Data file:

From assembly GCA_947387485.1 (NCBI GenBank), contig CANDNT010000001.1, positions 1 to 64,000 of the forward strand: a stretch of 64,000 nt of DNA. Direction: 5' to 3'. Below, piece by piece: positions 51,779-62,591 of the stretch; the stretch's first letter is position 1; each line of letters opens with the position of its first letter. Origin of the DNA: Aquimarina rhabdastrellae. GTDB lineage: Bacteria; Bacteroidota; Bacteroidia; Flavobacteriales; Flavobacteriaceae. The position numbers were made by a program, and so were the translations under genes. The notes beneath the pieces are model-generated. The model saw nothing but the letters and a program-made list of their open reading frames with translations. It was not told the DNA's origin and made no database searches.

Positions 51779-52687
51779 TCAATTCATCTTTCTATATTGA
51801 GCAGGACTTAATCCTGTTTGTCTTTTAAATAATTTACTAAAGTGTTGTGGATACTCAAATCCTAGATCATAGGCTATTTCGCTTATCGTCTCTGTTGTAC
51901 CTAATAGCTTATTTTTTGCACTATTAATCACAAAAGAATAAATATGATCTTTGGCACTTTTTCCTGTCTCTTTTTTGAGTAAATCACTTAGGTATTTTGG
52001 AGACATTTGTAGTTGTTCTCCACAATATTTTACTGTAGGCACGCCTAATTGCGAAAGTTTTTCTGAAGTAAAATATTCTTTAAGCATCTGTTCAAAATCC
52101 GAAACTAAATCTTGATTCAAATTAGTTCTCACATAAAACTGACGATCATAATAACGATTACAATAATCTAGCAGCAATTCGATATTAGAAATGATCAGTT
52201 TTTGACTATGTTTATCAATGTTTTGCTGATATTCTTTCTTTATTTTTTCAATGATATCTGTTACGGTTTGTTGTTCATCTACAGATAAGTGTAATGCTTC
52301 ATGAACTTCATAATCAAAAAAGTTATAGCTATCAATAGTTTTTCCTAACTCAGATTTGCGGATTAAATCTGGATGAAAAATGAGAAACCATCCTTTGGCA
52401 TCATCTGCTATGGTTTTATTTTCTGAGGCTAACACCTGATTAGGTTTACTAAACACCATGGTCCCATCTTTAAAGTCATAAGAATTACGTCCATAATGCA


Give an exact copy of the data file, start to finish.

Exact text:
From assembly GCA_947387485.1 (NCBI GenBank), contig CANDNT010000001.1, positions 1 to 64,000 of the forward strand: a stretch of 64,000 nt of DNA. Direction: 5' to 3'. Below, piece by piece: positions 51,779-62,591 of the stretch; the stretch's first letter is position 1; each line of letters opens with the position of its first letter. Origin of the DNA: Aquimarina rhabdastrellae. GTDB lineage: Bacteria; Bacteroidota; Bacteroidia; Flavobacteriales; Flavobacteriaceae. The position numbers were made by a program, and so were the translations under genes. The notes beneath the pieces are model-generated. The model saw nothing but the letters and a program-made list of their open reading frames with translations. It was not told the DNA's origin and made no database searches.

Positions 51779-52687
51779 TCAATTCATCTTTCTATATTGA
51801 GCAGGACTTAATCCTGTTTGTCTTTTAAATAATTTACTAAAGTGTTGTGGATACTCAAATCCTAGATCATAGGCTATTTCGCTTATCGTCTCTGTTGTAC
51901 CTAATAGCTTATTTTTTGCACTATTAATCACAAAAGAATAAATATGATCTTTGGCACTTTTTCCTGTCTCTTTTTTGAGTAAATCACTTAGGTATTTTGG
52001 AGACATTTGTAGTTGTTCTCCACAATATTTTACTGTAGGCACGCCTAATTGCGAAAGTTTTTCTGAAGTAAAATATTCTTTAAGCATCTGTTCAAAATCC
52101 GAAACTAAATCTTGATTCAAATTAGTTCTCACATAAAACTGACGATCATAATAACGATTACAATAATCTAGCAGCAATTCGATATTAGAAATGATCAGTT
52201 TTTGACTATGTTTATCAATGTTTTGCTGATATTCTTTCTTTATTTTTTCAATGATATCTGTTACGGTTTGTTGTTCATCTACAGATAAGTGTAATGCTTC
52301 ATGAACTTCATAATCAAAAAAGTTATAGCTATCAATAGTTTTTCCTAACTCAGATTTGCGGATTAAATCTGGATGAAAAATGAGAAACCATCCTTTGGCA
52401 TCATCTGCTATGGTTTTATTTTCTGAGGCTAACACCTGATTAGGTTTACTAAACACCATGGTCCCATCTTTAAAGTCATAAGAATTACGTCCATAATGCA